The lawyer for Brandon Baxter, a Lakewood man who is charged with four others of plotting to blow up a Brecksville bridge, said Wednesday his client was coached into participating in the scheme by an FBI informant working the case.
Cleveland attorney John Pyle, who took on Baxter’s case this week, said his client would not have — and could not have — gone through with the plot if not for the FBI's involvement.
Pyle said his client will plead not guilty next week.
Baxter, 20, Douglas L. Wright, 26, Anthony Hayne, 35, Connor C. Stevens, 20, and Joshua S. Stafford, 23, are each charged with one count of conspiracy and one count of attempted use of an explosive. They were arrested Monday night.
According to the FBI affidavit, the agency used a secret informant and an undercover agent to infiltrate the group of self-proclaimed anarchists.
“You can just see flatly between the lines in the government’s complaint about how much (the informant) was doing to encourage, facilitate and suggest,” Pyle said. “That’s the gist of it.”
The informant — who was convicted of cocaine possession in 1990 and robbery in 1991 — began working for the FBI in July 2011. The undercover FBI agent has worked for the agency for 15 years.
The informant met Wright at a Cleveland protest in October 2011, the affidavit said.
The investigation began after Wright told the informant that he and several other anarchists wanted to "send a message to corporations" by causing "violence and destruction to physical property in a variety of ways," the affidavit said. The informant eventually met the other four accused men.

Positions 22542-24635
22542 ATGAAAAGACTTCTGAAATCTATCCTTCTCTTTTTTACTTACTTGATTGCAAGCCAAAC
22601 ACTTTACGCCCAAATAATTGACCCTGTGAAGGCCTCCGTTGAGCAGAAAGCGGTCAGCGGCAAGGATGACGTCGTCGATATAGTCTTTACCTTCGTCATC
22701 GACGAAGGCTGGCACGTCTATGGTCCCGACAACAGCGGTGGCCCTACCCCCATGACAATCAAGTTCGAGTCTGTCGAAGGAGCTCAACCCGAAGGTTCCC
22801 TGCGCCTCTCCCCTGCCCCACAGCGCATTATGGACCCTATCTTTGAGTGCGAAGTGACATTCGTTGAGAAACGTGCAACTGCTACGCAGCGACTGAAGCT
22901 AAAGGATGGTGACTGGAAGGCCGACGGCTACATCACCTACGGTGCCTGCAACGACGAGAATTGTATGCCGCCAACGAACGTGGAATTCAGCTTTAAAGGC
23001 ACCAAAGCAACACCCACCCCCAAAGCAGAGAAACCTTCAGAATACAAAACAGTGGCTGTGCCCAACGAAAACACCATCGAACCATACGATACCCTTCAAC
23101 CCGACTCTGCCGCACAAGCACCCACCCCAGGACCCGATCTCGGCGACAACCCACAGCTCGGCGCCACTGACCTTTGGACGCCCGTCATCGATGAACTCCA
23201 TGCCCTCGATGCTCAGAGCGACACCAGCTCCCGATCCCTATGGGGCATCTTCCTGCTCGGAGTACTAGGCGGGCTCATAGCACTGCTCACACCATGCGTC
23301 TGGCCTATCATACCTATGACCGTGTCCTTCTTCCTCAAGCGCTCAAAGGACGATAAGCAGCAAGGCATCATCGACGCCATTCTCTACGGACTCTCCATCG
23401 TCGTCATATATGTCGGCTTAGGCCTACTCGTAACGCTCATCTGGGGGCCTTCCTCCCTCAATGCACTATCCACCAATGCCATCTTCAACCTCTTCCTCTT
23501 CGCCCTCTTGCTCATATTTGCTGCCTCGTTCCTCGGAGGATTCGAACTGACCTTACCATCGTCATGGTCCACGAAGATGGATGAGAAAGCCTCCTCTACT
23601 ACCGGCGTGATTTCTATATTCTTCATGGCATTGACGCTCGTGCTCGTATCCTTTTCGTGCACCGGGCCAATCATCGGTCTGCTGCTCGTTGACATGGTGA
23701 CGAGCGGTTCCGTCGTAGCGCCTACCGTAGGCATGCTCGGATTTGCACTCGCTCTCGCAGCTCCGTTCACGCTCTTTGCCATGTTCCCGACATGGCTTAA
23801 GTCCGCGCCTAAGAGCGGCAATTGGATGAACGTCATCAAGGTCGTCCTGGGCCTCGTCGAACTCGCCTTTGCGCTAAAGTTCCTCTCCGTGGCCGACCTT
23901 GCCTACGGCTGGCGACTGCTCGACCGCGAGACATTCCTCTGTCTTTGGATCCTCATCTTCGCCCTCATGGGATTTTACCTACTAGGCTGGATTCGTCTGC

Baxter, who’s been described as a fringe member of the Occupy Cleveland movement, had some issues with the government, Pyle conceded.
“There was some frustration on his part and other dimensions to his thinking, but he just didn’t have the capacity to do this,” he said. “He had no money. The government had to facilitate what they did. Otherwise they wouldn’t have done it.”
Christophe Kochheiser, who knows Baxter and the others from the Occupy Cleveland events, said he was shocked to hear about the charges.
“There’s nothing malicious about him at all,” Kochheiser said, adding he doesn't believe Baxter "is capable" of carrying out what he's charged with.
Represented by different attorneys, each of the men is scheduled to appear at 11 a.m. May 7 at the federal courthouse in Cleveland for a detention hearing and a preliminary hearing.
They will remain in custody until then.